In our Photo Anatomy series on Digital Camera World we select pictures by famous photographers and explain point by point what makes them work.
Igor Kraguljac’s dramatic photo was inspired by Renaissance painting. It’s a visually stunning image, but how did he take it? We have the answers in our latest instalment…
Kraguljac and his model were submerged in a swimming pool for the shoot. They both held their breath and communicated using hand signals.
It was essential to freeze both the movement of the model and the material billowing around her. Kraguljac used settings of 1/125 sec at f/8, while noise was kept to a minimum with an ISO of 200.
Igor used a Canon EOS-1Ds Mark III with a Canon 17-40mm, inside an Ewa-Marine U-B Series underwater housing. To light the model he used a JTL Mobilight 301 strobe, modified with a 72×48-inch softbox.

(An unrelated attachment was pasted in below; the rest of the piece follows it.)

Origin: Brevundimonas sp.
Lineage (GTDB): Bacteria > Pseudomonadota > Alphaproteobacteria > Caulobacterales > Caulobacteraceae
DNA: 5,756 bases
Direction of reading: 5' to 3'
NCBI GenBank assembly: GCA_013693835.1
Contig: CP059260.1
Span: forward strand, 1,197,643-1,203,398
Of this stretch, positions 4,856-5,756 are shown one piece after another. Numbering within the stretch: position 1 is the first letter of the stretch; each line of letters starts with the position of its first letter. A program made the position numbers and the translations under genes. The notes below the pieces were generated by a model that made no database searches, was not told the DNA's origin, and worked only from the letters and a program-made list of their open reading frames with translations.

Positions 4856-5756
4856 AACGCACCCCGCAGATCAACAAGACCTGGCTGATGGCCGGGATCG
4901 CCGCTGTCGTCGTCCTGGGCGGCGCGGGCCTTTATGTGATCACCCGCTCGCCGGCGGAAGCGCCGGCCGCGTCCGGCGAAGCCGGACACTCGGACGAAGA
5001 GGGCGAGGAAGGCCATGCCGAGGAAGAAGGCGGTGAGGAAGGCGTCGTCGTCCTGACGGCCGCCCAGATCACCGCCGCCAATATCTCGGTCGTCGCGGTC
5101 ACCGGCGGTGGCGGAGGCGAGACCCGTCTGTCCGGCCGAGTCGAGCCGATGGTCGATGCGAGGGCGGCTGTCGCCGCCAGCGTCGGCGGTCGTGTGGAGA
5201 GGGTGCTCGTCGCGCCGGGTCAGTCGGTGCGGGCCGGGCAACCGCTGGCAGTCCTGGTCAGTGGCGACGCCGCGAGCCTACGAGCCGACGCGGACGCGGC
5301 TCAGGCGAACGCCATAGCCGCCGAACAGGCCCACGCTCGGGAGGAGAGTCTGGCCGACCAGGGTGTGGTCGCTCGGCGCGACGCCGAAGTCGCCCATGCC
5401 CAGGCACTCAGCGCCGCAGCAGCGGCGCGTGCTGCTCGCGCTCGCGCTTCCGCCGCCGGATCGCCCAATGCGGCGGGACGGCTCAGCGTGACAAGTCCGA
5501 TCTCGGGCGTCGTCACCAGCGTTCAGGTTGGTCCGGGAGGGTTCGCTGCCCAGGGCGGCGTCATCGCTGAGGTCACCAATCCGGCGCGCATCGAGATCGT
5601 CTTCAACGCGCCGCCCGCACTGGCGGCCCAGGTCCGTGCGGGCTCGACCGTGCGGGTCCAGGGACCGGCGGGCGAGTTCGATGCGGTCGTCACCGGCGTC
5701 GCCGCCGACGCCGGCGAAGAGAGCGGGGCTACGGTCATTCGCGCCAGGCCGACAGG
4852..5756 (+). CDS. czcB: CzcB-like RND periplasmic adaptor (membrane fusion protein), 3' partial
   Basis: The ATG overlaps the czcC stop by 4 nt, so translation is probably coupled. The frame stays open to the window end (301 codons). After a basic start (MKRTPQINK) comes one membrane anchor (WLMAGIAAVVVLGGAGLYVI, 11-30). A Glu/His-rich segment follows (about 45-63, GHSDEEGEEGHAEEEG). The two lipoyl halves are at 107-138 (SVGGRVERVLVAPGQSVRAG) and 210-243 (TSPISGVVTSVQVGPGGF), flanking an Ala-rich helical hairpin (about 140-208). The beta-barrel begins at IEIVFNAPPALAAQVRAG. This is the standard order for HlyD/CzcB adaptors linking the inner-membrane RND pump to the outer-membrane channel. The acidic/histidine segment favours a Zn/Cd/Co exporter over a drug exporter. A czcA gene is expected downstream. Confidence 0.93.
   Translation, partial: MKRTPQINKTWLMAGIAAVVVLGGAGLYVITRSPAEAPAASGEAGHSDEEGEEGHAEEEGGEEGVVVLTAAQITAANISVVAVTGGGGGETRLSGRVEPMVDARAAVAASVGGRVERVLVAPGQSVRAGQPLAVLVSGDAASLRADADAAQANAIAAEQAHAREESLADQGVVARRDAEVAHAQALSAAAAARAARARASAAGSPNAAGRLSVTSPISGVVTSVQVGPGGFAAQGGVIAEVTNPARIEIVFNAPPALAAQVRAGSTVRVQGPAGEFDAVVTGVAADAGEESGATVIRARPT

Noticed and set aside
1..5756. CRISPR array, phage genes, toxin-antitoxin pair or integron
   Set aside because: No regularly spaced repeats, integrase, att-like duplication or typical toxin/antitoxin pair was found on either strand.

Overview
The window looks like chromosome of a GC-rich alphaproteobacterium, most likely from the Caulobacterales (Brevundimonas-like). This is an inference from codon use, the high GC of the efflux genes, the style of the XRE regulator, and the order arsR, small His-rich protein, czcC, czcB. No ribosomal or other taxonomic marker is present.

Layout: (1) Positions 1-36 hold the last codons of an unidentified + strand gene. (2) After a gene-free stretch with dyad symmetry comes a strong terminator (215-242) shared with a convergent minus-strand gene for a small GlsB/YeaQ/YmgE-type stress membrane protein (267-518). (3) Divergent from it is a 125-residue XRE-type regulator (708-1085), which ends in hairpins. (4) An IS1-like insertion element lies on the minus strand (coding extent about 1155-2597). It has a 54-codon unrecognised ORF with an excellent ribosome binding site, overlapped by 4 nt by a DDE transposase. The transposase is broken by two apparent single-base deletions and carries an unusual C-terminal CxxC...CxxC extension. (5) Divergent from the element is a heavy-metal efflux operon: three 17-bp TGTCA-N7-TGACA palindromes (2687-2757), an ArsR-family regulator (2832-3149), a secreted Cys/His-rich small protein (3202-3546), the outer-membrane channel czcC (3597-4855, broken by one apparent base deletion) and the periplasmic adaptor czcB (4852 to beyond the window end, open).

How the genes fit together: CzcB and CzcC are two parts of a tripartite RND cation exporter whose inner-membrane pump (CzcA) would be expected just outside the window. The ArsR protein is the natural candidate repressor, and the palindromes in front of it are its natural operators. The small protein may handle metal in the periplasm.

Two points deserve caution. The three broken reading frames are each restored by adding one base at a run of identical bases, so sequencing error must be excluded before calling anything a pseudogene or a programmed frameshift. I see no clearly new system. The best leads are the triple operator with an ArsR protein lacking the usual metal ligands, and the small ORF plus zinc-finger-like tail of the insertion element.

Inspired by artist Caravaggio’s dramatic ‘chiaroscuro’ lighting, Kraguljac shot his model against a black background. The single light was placed directly above the model, 15 inches above the water’s surface, and fired using a wireless radio transmitter.
At the post-capture stage, Kraguljac enhanced the contrast levels and made some colour saturation changes. The most time-consuming task, however, was to clone out hundreds of little bubbles around the model.
“You don’t need an expensive lighting set up to get the strong chiaroscuro effect that Kraguljac achieved. An angle-poise lamp or an off-camera flash can work just as well. The trick is positioning it properly to the side of your subject. Experiment with different positions and review test shots on your SLR’s LCD screen.”
Chris Rutter, technique editor
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